Well, on our travels, we checked out a couple of these autohotels when we were running out of lodging options, but managed to find superior accomodations until our next to last night out of the U.S.  After a long drive from the interior, we made it through Tampico (me again saying “just a bit further”, knowing that the big, American style hotels on the main drag were going to be expensive) to the north side of town, where I figured there would be plenty of small, family style places that would have been just fine for an overnight stop.  Wrong I was! 

The poor Iguana Man was on his last nerve after driving all day, so we stopped at an autohotel.  The set-up is thus (for almost all of them we passed on our trip):  a walled compound (sometimes with a manned gate)….you drive in, and there are two story “rooms”…the bottom is a garage door, so you pull into an open unit, the man gets out and closes the garage door.   This allows for anonymity.  You go upstairs to the room (and take your bags if you are staying overnight, LOL).  There’s a little pass-through in the door, and after a bit, a person knocks on your door, asks how long you’d like the room, and you pay. 

The autohotel room we had was very nice, rather sexy in its furnishings, and, unfortunately it also came with X-rated television, when all I really wanted was mindless dumb nothing programming.  It also had a little mini-bar.  Oh yes, and it was short on plugs and without internet for the computers…but hey, I don’t think our stay was what they had in mind!  However, it was perfectly adequate for an overnight stop when all you want is a comfortable bed and a good supply of hot water.

The hotels on our trip were really rather a fun part of the adventure.  For the most part, the desk staff personnel all spoke English, and were intrigued at the crazy gringos driving through their countries.  To a person, they were all overwhelmingly happy to accomodate us (unlike some of the surly desk clerks here in the U.S.).  I could tell you about individual hotels, and the people we met, and perhaps I shall do that yet.  We met some incredibly lovely people that way on our travels, from the desk clerk who made sure the cook came in early for our breakfast, to the floor polisher who happily recited the local historical and tourist sites until we had to politely break free.   I really miss that part of being on the road.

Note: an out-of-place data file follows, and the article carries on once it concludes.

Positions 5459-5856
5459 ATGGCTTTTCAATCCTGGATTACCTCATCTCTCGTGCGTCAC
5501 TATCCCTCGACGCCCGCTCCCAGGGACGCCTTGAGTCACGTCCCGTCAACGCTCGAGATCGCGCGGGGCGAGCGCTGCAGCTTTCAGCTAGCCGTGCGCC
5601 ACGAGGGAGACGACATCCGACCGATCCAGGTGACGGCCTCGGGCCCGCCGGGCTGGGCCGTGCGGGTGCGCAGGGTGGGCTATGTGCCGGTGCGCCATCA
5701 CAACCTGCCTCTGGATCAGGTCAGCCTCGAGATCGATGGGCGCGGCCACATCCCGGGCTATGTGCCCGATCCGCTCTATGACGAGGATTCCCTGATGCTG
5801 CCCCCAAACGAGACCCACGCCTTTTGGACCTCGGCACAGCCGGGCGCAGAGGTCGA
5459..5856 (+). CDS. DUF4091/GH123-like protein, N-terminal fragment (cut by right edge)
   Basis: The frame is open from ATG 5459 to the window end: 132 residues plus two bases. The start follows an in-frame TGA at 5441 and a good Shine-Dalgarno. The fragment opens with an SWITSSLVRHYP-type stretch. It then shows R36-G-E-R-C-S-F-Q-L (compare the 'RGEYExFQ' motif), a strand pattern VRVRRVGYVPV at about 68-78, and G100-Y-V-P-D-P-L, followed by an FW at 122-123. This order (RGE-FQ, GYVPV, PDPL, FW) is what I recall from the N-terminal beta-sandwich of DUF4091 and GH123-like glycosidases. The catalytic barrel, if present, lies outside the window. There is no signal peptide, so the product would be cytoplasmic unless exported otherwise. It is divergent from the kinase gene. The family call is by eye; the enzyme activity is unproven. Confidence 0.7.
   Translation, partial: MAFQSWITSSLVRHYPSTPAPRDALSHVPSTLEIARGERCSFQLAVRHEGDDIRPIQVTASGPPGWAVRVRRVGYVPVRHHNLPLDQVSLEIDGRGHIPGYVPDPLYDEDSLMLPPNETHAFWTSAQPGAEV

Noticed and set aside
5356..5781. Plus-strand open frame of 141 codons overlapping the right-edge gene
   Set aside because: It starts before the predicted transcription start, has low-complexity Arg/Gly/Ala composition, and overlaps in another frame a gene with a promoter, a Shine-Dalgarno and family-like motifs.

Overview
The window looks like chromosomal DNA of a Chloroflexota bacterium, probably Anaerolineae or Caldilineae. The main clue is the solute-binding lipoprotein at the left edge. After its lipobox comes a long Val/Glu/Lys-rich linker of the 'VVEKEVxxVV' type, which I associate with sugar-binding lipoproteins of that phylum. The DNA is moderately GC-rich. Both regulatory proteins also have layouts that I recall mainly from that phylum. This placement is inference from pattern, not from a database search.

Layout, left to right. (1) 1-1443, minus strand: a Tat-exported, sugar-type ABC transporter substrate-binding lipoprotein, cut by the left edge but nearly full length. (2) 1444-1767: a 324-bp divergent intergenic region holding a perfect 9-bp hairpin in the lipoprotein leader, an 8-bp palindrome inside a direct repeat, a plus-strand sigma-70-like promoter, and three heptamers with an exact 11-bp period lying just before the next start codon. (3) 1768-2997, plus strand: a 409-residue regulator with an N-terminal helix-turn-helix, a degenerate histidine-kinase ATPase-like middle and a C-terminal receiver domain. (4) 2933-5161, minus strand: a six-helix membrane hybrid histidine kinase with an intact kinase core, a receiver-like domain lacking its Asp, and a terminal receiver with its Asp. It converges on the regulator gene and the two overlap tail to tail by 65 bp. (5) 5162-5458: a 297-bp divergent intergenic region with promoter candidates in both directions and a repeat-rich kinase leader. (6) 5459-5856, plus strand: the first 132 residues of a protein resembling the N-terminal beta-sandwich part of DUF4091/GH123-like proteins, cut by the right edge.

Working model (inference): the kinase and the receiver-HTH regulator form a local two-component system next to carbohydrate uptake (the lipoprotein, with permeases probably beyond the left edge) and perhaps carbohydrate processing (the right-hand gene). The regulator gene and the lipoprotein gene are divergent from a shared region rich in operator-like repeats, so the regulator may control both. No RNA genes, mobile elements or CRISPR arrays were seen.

~ Blonde Gator

Note to readers:  I should have known better than to use the word “sexy”…you should see some of the idiot comments I’m getting here.  But lucky for you, I have full moderation on, and they will never see the comment section.  Also, my pal Gio showed me how to filter for certain words, so those ugly e-mails never even hit my moderate queue. 

Anyway, I thought it was a funny story and an interesting Latin American cultural detail, so I’m leaving my post exactly as is.

The Empress Has An Anniversary

Tuesday, October 12th, 2010

Tomorrow, ten years to the day after Friday, October 13, 2000….I went to the PetSmart to buy some dog food for Wiley (the greyhound, big old marble-eyed dog I miss, so much). 

So….I thought I’d just amuse myself by looking in the Humane Society room, at the cage full of kittens…climbing up and down, acting like kittens.  Don’t get me wrong, I love kittens, but I will never have another one.  They bite with little razor teeth, and have little razor claws, climb up the curtains, etc.  But they are awfully cute.

Soooo….as I was checking out the amusing kittens….I walked around the room and what to my wondering eyes should appear?  A beautiful watermelon tabby cat.  Who’d been in the hoosegow for almost six months.  I asked the attendant if I could open the cage….and said cat (an obviously young, but adult cat) jumped into my arms and purred. 

Well…..the adoption fee was $75….so after a quick run across the street to the ATM….I now had another member of my little animal family.

And that was ten years ago.

Six cats have owned me….this one is the absolute best.  She comes when I call her (mostly), always waited for me to come home from work, babysits Blonde Mom, just makes me happy, and is generally more like a dog than a cat.  Last and best, she knows better than to disturb me when I sleep.

Happy Anniversary, Payton.

Payton ~ the Empress....knows clean when she sits on it

~ Blonde Gator